Divorce and Social Security: What Are You Entitled To?

For many people, Social Security makes up a large percentage of their retirement income. Unfortunately, it’s not always easy to navigate Social Security - especially if you’ve gone through a divorce. Let’s explore what divorcees can expect when it comes to Social Security benefits, and how that impacts their retirement planning. 

When Can You Take Social Security?

Most Social Security program participants can start collecting at age 62, However, benefits will be reduced if you take Social Security before your “full retirement age.” If you were born between 1943-1959, your full retirement age is approximately 66 - but depends on what year you were born. If you were born in 1960 or later, your full retirement age is 67. 

Many retirees choose to delay taking Social Security until their full retirement age. In some cases, retirees even choose to wait until age 70 to take their benefits, which is the last year your benefits will increase due to delaying them. Beyond age 70, you will receive the same benefit regardless of how long you postpone taking them.

Do You Qualify for Additional Benefits as a Divorcee?

If you are divorced, you may qualify for spousal benefits through your previous marriage. The stipulations to qualify are:

  • You’re currently divorced
  • You were in your previous marriage for 10+ years
  • You never remarried
  • You’re age 62 or older (to be able to legally collect benefits)
  • Your ex-spouse is entitled to Social Security or disability benefits through the SSA

If you remarry, you usually can’t collect spousal benefits through the SSA unless your later marriage ends. This is important to note if you were married for 10 or more years, got divorced, remarried, but were divorced again in 9 years or less. Although you may not be able to collect spousal benefits from your second marriage, they could be available through your first. 

Will You Get Both Your SSA Benefit and Your Ex-Spouse’s?

In a word - no. The SSA will give you the benefits you qualify for on your own record first. However, if your ex-spouse’s record would result in a higher benefit, the SSA will give you an additional amount of funds each month. That way, the benefit you receive from your record plus the additional amount equals the higher benefit from your ex-spouse’s record.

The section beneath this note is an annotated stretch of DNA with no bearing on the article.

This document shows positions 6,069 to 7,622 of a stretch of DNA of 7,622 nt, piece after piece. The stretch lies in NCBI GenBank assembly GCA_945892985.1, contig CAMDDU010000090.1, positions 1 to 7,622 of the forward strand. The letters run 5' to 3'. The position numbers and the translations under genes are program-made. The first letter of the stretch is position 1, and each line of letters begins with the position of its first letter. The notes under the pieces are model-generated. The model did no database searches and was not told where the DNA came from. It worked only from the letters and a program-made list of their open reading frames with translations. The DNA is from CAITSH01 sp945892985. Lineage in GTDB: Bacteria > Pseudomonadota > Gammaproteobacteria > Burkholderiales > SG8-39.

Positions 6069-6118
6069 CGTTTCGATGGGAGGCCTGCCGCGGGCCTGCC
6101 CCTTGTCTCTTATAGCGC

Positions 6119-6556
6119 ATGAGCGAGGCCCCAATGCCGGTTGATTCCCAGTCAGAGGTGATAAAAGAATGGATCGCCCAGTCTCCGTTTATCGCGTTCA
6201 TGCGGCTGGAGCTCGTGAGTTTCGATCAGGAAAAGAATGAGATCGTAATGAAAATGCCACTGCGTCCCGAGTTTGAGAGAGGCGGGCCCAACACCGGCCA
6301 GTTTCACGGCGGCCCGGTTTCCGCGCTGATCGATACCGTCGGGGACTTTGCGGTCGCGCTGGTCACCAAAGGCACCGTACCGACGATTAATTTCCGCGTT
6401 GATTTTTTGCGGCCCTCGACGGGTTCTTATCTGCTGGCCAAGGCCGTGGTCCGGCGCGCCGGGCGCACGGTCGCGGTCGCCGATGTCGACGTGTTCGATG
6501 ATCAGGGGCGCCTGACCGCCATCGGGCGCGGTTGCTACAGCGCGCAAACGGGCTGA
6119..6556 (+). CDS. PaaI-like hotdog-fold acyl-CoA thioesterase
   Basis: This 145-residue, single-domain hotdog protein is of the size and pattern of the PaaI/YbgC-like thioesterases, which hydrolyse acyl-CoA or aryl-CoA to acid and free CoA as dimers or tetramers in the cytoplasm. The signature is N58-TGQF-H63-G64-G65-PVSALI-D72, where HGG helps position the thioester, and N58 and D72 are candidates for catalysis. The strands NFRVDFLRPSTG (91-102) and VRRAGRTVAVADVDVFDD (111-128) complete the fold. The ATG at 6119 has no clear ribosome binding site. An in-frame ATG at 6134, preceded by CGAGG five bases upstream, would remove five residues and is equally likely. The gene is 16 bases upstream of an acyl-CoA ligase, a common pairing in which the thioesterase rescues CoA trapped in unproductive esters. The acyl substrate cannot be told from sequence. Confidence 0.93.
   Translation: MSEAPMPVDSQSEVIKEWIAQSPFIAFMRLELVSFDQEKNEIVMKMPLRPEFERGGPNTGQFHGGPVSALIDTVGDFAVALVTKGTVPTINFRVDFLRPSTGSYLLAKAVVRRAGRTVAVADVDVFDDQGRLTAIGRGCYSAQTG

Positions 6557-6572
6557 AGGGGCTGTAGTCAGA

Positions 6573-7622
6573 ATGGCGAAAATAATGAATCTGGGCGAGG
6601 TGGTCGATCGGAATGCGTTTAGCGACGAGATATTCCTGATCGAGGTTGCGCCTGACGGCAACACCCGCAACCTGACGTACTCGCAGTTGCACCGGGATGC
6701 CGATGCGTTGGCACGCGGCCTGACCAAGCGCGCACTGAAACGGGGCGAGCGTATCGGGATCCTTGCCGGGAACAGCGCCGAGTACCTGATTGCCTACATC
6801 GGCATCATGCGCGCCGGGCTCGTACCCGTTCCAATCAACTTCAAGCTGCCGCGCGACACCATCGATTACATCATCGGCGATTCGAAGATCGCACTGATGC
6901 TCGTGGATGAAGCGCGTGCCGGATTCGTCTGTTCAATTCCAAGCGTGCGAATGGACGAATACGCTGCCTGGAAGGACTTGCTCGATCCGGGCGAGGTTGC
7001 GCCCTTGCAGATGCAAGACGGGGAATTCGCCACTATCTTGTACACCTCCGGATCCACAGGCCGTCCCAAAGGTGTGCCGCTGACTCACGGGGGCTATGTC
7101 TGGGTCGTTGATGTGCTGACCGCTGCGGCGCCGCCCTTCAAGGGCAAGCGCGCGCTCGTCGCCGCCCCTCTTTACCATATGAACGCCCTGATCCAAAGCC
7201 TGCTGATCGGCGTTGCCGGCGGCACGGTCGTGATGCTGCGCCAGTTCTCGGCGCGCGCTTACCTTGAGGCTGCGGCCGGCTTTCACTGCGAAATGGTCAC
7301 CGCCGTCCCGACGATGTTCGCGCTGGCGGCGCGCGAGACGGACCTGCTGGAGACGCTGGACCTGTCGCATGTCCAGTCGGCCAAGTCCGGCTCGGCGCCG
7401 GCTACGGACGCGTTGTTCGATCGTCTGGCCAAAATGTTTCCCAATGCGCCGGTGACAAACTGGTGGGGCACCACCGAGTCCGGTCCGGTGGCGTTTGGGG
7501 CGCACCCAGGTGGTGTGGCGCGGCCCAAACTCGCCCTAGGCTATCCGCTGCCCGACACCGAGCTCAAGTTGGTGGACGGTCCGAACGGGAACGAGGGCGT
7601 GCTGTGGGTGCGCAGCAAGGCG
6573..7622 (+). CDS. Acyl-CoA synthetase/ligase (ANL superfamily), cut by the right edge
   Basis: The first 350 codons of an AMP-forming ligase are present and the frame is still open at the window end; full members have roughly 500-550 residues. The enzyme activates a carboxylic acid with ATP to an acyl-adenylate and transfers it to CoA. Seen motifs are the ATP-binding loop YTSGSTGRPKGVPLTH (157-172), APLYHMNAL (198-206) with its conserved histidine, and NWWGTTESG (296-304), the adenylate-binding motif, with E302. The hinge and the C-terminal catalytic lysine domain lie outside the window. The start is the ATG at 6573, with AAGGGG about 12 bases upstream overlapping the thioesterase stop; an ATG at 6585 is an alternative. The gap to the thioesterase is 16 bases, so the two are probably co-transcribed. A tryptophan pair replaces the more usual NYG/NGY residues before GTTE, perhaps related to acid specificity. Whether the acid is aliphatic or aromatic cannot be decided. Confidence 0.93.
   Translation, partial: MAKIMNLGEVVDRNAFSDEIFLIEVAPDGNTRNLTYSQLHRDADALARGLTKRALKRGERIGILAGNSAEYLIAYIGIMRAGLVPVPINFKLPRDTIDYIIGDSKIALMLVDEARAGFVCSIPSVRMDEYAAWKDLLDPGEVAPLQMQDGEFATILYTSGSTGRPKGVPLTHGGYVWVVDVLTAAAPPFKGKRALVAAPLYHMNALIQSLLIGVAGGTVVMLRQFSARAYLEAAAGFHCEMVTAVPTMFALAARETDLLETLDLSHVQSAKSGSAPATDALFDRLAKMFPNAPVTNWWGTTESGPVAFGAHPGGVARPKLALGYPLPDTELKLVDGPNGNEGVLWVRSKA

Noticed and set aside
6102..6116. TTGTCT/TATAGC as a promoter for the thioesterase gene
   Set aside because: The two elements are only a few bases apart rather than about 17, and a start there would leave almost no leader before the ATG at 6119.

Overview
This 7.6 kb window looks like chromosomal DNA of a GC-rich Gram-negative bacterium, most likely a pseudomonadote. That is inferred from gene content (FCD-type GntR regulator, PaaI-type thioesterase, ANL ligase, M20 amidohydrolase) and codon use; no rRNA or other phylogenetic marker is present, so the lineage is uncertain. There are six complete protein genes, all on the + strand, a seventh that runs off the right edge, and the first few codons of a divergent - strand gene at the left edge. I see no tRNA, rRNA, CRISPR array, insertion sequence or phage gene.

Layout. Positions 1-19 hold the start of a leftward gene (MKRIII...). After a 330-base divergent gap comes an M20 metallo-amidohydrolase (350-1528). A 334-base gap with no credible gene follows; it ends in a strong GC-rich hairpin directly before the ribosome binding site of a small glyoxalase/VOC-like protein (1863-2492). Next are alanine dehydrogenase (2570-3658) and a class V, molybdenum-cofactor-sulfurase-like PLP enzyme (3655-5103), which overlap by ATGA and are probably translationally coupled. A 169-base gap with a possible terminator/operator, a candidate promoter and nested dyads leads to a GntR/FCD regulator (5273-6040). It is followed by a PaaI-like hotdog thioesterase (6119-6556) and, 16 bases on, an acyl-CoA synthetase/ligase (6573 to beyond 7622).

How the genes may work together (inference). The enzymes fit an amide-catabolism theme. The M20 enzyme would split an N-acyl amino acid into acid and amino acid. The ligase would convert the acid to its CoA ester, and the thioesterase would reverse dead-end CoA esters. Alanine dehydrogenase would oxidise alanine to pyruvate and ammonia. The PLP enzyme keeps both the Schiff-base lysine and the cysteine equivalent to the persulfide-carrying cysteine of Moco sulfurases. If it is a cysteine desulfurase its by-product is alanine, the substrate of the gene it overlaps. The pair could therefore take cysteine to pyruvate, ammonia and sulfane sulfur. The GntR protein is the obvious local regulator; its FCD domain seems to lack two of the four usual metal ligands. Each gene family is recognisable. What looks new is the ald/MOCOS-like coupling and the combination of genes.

Ex-spousal benefits are typically equal to 50% of your ex-spouse’s full retirement benefit. If they pass away, you will be eligible to receive 100% of their benefit. 

Common Questions

There are many common questions about divorce and Social Security. Let’s review a few of them here:

Q: What if my spouse isn’t taking their Social Security benefit yet? Am I still eligible?

A: If you’ve been divorced for two years or more, yes.

Q: Will my ex-spouse know I’m taking Social Security on their record?

A: No, they will not know.

Q: Will taking a benefit from my ex-spouse’s record reduce the benefit they can collect?

A: No, your benefit and their benefit do not impact each other.

Social Security and Retirement

Do you have questions about how Social Security impacts your retirement? Need help building a retirement income strategy? Get in touch with us today! We’d love to talk to you about your retirement plan. 

Wood Smith Advisors, a woman-owned Registered Investment Advisor (RIA), is a fee-only financial services firm that partners with its clients to simplify their financial lives. We focus on women, entrepreneurs, and individuals with complex financial situations, providing objective and competent advice, education and services to help them develop and build their businesses and reach their financial goals. We can be reached by clicking here.

"Finance Made Simple" blog posts are intended for educational purposes and not for specific advice. Each person’s situation is different. Consult your financial advisor for advice relating to topics discussed.

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